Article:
Google, the YouTube owner, reveals that it would help some content creators who have received copyright takedown notices. It offers a fund up to $1m (£650,000) in legal fees.
Only a handful of people has been chosen to get benefits from this support. If the material is considered to be fair, the support will come in.
Copyright holders will be able to make requests to Google or other sites so that the content can be taken under the Digital Millennium Copyright Act (DMCA).
Fred Von Lohmann, Google’s copyright legal director, said, “”We are offering legal support to a handful of videos that we believe represent clear, fair uses that have been subject to DMCA takedowns. We’re doing this because we recognise that creators can be intimidated by the DMCA’s counter-notification process and the potential for litigation that comes with it.”
Adding to it, he said, “While we can’t offer legal protection to every video creator – or even every video that has a strong fair use defence – we’ll continue to resist legally unsupported DMCA takedowns as part of our normal processes.”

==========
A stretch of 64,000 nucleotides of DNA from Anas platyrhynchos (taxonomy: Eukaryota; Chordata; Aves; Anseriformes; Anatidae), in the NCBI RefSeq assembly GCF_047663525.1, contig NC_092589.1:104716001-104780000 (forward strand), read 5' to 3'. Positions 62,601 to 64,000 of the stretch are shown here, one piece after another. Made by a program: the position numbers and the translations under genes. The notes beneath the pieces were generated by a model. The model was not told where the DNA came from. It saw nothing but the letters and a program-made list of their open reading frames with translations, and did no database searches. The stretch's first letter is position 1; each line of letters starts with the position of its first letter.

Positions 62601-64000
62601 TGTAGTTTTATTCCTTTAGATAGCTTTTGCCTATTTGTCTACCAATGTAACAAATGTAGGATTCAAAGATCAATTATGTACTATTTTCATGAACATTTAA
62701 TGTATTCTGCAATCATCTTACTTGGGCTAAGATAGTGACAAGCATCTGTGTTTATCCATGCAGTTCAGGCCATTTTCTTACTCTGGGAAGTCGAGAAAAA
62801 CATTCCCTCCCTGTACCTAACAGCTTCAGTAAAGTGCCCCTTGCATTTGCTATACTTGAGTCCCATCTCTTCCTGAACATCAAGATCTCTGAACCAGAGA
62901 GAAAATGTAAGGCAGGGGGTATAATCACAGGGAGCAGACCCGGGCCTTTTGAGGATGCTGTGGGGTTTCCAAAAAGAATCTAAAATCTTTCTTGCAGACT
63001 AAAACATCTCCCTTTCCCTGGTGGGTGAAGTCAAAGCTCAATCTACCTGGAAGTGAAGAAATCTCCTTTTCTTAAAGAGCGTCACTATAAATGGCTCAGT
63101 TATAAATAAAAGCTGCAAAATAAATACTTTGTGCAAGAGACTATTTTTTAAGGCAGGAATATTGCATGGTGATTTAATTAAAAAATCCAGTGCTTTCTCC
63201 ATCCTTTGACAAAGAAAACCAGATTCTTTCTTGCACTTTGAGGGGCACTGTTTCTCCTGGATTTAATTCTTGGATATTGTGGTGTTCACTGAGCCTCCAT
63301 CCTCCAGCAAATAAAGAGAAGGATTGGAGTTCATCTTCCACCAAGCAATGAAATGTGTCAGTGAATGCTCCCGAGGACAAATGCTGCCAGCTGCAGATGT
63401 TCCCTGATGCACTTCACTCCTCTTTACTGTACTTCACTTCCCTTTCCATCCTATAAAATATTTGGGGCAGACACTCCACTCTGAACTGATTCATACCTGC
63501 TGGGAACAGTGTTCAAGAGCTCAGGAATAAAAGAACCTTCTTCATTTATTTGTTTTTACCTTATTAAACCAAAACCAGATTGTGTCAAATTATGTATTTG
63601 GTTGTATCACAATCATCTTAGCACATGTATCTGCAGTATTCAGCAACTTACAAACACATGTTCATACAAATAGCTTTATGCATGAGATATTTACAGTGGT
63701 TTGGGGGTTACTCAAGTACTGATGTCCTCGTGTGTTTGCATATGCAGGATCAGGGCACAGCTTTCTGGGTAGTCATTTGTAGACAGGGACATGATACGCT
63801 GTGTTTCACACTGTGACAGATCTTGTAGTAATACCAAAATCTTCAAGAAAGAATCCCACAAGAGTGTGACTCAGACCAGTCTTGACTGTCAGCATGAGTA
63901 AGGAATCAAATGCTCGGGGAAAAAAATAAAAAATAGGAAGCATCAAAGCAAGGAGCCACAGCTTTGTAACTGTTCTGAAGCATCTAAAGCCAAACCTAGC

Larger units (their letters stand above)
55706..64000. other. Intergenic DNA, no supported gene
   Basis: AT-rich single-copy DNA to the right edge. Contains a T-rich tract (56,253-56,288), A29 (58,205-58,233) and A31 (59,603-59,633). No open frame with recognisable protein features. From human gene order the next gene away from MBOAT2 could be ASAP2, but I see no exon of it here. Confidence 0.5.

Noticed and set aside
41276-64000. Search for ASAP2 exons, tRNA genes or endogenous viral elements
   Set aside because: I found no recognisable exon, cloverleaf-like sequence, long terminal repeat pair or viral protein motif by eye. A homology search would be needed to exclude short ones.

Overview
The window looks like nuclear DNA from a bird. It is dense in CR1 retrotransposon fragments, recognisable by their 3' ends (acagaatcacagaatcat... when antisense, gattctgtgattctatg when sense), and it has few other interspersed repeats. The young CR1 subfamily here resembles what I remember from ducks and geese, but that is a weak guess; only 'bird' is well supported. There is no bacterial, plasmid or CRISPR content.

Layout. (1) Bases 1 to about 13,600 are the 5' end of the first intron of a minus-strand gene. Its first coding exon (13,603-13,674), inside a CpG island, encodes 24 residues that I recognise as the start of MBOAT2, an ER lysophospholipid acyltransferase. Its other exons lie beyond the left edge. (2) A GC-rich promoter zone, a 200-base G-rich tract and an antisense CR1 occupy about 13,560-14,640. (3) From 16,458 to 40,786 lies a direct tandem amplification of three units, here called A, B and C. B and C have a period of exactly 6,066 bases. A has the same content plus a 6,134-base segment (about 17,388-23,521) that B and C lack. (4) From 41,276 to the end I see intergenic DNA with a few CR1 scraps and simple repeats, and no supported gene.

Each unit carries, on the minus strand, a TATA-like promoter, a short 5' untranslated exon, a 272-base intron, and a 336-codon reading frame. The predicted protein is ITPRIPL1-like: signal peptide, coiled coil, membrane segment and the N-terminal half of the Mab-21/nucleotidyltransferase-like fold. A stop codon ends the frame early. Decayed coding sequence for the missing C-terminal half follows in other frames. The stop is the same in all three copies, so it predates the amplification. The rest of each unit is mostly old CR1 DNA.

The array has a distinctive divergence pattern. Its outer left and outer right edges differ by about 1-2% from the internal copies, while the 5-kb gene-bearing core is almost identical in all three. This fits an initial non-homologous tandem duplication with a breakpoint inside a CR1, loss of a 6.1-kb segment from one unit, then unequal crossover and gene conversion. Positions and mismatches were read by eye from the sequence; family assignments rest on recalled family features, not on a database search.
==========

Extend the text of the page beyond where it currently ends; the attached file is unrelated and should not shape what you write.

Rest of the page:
The exception to the law: If a small portion of somebody else’s work is used in this context, or in news reporting or for teaching purposes in the US it is exempted.
However, there are exceptions to the law, which vary around the world but can include the use of other material for the purposes of commentary and parody. The videos that will be defended are not visible in the UK but include two video game reviews and a piece that contains news footage of Rachel Dolezal, the American woman who was born white but now says she is black.